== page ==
(Reuters) - Discount-hunting shoppers snapped up more Pokemon cards, TVs and air fryers on Cyber Monday, pushing sales to $11.3 billion, making it the biggest U.S. online shopping day in history, according to data from Adobe Analytics.
Sales, not adjusted for inflation, rose 5.8% from a year ago, per data from Adobe Analytics, which measures e-commerce performance by analyzing purchases at 85% of the top 100 internet retailers in the United States.
While retailers started promotions and discount offers as early as October to induce more sales, turns out inflation-weary shoppers had largely put off their holiday shopping until the Black Friday weekend and Cyber Monday in hopes of finding the best deals.
Major retailers including Target, Macy's and Best Buy have all signaled a return to pre-pandemic shopping patterns and the need to discount more heavily during the traditional single-day shopping events.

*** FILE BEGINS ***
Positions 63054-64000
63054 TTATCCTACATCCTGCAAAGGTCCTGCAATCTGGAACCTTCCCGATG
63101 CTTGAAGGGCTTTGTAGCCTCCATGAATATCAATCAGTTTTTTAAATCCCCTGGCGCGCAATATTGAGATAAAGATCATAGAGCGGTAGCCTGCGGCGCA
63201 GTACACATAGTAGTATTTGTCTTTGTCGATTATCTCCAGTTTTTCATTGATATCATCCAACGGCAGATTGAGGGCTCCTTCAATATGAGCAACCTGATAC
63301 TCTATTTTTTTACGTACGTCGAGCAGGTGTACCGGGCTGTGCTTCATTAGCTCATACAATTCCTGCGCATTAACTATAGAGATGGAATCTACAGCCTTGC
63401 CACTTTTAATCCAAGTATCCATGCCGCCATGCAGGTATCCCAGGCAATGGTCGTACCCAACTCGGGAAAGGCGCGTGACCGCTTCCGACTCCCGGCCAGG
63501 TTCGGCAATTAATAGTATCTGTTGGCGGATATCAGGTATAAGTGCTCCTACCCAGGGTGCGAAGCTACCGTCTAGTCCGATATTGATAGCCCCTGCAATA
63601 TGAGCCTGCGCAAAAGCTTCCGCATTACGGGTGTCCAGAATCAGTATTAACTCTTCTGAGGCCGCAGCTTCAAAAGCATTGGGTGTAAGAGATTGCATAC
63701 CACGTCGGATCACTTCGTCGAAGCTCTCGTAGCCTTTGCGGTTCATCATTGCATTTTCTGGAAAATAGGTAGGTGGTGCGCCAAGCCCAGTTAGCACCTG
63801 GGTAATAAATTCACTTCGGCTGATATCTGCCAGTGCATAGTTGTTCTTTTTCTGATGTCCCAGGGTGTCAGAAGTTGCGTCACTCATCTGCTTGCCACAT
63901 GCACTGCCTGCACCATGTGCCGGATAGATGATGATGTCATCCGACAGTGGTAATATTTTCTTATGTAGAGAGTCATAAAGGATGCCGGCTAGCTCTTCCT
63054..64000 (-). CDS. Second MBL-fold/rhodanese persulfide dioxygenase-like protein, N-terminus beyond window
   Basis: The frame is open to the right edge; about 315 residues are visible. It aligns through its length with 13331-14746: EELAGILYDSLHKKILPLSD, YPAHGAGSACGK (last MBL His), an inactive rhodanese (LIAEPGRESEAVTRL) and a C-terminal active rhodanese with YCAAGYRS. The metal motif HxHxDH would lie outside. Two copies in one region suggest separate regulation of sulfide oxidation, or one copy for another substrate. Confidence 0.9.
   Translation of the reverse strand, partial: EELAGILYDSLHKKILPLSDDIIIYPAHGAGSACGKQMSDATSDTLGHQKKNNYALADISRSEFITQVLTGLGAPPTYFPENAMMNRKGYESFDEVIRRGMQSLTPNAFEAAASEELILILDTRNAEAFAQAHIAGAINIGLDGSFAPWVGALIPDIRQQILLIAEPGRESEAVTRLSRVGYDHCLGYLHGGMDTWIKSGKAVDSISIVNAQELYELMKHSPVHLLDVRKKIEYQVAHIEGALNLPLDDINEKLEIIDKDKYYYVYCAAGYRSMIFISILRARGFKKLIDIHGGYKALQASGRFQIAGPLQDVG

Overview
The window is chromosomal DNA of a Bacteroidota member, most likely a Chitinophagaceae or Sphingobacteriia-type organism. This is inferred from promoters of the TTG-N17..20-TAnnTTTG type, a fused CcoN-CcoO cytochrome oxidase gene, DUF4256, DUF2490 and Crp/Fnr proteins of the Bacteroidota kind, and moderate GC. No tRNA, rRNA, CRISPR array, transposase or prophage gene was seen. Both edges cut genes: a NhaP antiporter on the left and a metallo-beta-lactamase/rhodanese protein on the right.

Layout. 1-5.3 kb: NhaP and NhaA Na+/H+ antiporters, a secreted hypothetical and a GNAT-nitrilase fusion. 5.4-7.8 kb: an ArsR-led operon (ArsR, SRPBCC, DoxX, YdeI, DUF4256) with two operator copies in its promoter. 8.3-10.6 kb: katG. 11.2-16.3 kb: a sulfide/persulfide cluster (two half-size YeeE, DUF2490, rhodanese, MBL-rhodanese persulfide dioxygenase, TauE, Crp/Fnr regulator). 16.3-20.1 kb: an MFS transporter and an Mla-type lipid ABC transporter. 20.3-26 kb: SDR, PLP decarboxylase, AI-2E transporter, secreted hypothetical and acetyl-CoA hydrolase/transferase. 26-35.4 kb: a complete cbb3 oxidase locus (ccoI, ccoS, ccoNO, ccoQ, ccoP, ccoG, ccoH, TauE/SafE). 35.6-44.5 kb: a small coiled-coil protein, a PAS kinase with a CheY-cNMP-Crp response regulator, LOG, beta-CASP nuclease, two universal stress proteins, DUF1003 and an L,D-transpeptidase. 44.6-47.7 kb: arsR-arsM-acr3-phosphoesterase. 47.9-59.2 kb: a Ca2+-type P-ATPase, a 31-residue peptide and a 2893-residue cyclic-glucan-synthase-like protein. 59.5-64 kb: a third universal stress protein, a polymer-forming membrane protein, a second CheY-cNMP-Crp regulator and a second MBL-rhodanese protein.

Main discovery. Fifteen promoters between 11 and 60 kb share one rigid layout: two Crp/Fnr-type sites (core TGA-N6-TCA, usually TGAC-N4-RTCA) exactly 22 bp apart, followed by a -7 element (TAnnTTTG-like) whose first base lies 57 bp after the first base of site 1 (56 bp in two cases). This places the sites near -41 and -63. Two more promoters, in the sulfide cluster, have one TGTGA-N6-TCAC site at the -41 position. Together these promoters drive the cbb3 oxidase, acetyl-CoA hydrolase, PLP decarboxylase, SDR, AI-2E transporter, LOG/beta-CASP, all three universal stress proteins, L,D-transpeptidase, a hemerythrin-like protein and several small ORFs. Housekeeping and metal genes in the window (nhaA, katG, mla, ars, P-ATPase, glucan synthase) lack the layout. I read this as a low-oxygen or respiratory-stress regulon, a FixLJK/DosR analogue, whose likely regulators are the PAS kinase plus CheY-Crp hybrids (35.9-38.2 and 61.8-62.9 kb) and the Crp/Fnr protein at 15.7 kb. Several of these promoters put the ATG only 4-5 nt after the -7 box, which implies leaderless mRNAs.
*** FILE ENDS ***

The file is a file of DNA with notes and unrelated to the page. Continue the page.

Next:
Toys were the hottest products on Cyber Monday, with online sales going up nearly eight-fold compared to an average day in October 2022, according to the Adobe Analytics report.
Electronics sales rose nearly five-fold, while sporting goods, appliances and books also saw increases of well over 400%.
The report added that Pokemon cards, Hot Wheels, PlayStation 5s, Smart TVs and Apple AirPods were among the best-selling products.
Shopify Inc, an online payment services provider, said on Tuesday merchants using its platform logged a record $7.5 billion in sales globally from Black Friday through Cyber Monday.
Still, some experts were not convinced that a bright Cyber Monday was a sign of inflation easing its burden on consumer sentiment.
"Online shopping still makes up only about 15% of all retail sales. So it is not necessarily a great indicator of the health of the economy overall," said Dan North, senior economist at global trade credit insurer Allianz Trade North America.
(Reporting by Uday Sampath in Bengaluru; Editing by Shinjini Ganguli)